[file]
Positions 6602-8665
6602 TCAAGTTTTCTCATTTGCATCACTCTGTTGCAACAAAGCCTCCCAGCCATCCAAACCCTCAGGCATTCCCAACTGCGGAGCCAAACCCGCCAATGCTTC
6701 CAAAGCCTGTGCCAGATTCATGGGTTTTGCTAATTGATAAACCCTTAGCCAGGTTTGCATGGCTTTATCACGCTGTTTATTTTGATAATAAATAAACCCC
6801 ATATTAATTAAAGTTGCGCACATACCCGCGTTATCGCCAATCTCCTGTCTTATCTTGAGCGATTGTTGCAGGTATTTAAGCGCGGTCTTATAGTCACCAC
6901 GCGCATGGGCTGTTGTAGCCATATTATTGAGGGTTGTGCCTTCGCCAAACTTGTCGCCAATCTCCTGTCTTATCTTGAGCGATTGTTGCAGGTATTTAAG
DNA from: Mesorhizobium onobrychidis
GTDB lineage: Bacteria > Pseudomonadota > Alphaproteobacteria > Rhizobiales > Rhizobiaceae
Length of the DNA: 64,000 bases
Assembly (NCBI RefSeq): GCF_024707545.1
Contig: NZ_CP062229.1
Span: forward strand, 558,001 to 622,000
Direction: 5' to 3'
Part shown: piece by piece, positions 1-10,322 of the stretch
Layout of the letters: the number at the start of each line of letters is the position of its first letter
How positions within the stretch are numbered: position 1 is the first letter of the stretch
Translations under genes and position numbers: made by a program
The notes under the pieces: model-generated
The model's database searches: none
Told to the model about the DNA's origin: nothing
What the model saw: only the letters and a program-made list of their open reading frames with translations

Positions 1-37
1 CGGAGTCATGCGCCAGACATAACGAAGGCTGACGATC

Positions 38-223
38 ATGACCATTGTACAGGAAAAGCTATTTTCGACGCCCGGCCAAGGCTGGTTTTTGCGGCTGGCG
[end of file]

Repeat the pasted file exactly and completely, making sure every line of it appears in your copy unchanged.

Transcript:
Positions 6602-8665
6602 TCAAGTTTTCTCATTTGCATCACTCTGTTGCAACAAAGCCTCCCAGCCATCCAAACCCTCAGGCATTCCCAACTGCGGAGCCAAACCCGCCAATGCTTC
6701 CAAAGCCTGTGCCAGATTCATGGGTTTTGCTAATTGATAAACCCTTAGCCAGGTTTGCATGGCTTTATCACGCTGTTTATTTTGATAATAAATAAACCCC
6801 ATATTAATTAAAGTTGCGCACATACCCGCGTTATCGCCAATCTCCTGTCTTATCTTGAGCGATTGTTGCAGGTATTTAAGCGCGGTCTTATAGTCACCAC
6901 GCGCATGGGCTGTTGTAGCCATATTATTGAGGGTTGTGCCTTCGCCAAACTTGTCGCCAATCTCCTGTCTTATCTTGAGCGATTGTTGCAGGTATTTAAG
DNA from: Mesorhizobium onobrychidis
GTDB lineage: Bacteria > Pseudomonadota > Alphaproteobacteria > Rhizobiales > Rhizobiaceae
Length of the DNA: 64,000 bases
Assembly (NCBI RefSeq): GCF_024707545.1
Contig: NZ_CP062229.1
Span: forward strand, 558,001 to 622,000
Direction: 5' to 3'
Part shown: piece by piece, positions 1-10,322 of the stretch
Layout of the letters: the number at the start of each line of letters is the position of its first letter
How positions within the stretch are numbered: position 1 is the first letter of the stretch
Translations under genes and position numbers: made by a program
The notes under the pieces: model-generated
The model's database searches: none
Told to the model about the DNA's origin: nothing
What the model saw: only the letters and a program-made list of their open reading frames with translations

Positions 1-37
1 CGGAGTCATGCGCCAGACATAACGAAGGCTGACGATC

Positions 38-223
38 ATGACCATTGTACAGGAAAAGCTATTTTCGACGCCCGGCCAAGGCTGGTTTTTGCGGCTGGCG